• citizens advice;
  • primary care;
  • social interventions;
  • health inequalities


Background Citizens advice can help clients avoid the worst consequences of poverty and hence has the potential to reduce inequalities in health. Previous studies of providing citizens advice from primary care have concentrated largely on older clients.

Aim To measure the benefits obtained by families with young children from a citizens advice service in primary care.

Method An advice worker was placed in three practices. Eligible families had a child less than 1 year of age. Quantitative analysis of data on benefits obtained by all families using the service was performed. Qualitative analysis of interviews with five users and five non-users of the service was undertaken.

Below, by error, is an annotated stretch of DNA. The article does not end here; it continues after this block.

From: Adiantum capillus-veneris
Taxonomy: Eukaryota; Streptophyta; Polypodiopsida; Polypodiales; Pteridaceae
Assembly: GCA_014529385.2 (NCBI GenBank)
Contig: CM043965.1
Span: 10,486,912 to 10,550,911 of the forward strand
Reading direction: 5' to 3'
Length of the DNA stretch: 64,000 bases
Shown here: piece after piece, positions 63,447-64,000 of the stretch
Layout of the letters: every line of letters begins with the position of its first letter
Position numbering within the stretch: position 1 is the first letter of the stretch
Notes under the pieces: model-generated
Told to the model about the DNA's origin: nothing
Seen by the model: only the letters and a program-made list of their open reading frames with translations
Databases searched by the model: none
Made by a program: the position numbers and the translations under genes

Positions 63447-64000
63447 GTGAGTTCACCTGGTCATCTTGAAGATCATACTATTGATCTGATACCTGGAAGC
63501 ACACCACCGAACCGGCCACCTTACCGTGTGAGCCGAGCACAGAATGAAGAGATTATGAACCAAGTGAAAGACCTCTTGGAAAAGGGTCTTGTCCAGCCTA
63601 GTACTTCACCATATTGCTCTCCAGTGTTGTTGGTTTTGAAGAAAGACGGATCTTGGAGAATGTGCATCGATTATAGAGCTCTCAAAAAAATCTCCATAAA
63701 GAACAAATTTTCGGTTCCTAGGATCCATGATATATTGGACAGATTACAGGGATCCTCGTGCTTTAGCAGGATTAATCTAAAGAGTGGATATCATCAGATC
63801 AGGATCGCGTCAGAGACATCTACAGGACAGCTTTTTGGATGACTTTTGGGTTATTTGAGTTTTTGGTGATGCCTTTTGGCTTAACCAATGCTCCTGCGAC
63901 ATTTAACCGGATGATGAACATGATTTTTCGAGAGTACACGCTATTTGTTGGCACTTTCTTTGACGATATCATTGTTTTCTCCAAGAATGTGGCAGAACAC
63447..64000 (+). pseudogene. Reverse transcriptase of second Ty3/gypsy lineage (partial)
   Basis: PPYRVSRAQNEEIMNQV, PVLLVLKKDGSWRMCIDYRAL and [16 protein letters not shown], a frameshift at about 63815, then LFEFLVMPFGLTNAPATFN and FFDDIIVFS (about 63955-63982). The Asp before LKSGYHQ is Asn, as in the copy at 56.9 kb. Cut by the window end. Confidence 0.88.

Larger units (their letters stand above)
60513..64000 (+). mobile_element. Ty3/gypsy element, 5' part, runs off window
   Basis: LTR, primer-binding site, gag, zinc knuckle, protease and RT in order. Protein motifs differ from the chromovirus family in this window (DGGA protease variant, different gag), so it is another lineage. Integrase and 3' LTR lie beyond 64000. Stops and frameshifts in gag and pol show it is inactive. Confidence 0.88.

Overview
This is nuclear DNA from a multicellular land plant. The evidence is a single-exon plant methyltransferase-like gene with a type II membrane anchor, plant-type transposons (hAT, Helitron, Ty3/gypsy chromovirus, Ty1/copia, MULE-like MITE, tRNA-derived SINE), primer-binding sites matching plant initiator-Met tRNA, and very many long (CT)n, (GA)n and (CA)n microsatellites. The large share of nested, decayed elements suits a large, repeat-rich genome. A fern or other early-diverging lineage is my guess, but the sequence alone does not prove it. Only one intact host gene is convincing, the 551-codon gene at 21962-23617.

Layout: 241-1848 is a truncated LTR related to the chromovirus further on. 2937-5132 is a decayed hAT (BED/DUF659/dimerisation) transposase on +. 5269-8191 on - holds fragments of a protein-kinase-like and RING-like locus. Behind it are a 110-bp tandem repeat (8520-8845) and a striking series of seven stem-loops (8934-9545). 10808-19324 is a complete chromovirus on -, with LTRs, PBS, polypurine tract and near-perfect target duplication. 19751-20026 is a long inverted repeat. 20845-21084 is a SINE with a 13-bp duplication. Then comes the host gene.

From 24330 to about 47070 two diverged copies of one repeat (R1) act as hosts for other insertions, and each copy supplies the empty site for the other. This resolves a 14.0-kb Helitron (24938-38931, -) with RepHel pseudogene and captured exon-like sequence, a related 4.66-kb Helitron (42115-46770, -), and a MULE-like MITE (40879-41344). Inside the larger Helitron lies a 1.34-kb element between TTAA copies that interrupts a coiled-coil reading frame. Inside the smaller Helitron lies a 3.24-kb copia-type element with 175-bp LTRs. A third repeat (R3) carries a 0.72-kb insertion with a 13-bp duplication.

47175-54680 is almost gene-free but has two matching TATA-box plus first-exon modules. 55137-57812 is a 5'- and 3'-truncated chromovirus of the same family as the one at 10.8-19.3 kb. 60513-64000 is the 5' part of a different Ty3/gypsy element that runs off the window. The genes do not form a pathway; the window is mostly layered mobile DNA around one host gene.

Results Out of 107 families recruited, 23 used the CAB service, seeking advice on 49 different problems and obtaining benefit on 32 of these, most frequently on welfare benefits, debt management and housing. One-off financial benefits totalled £17 857 with annual recurring payments of £6480. The interviews raised five general themes: (1) the stresses surrounding the birth of a child; (2) factors associated with uptake of the service; (3) the content and value of the advice received; (4) the benefits to their health of the advice; and (5) their perception of the links between health and financial adversity.

Condusions Citizens advice offers considerable benefits to families with young children. It may have positive effects on maternal and child health. An advice service is a useful component of primary health care for young families.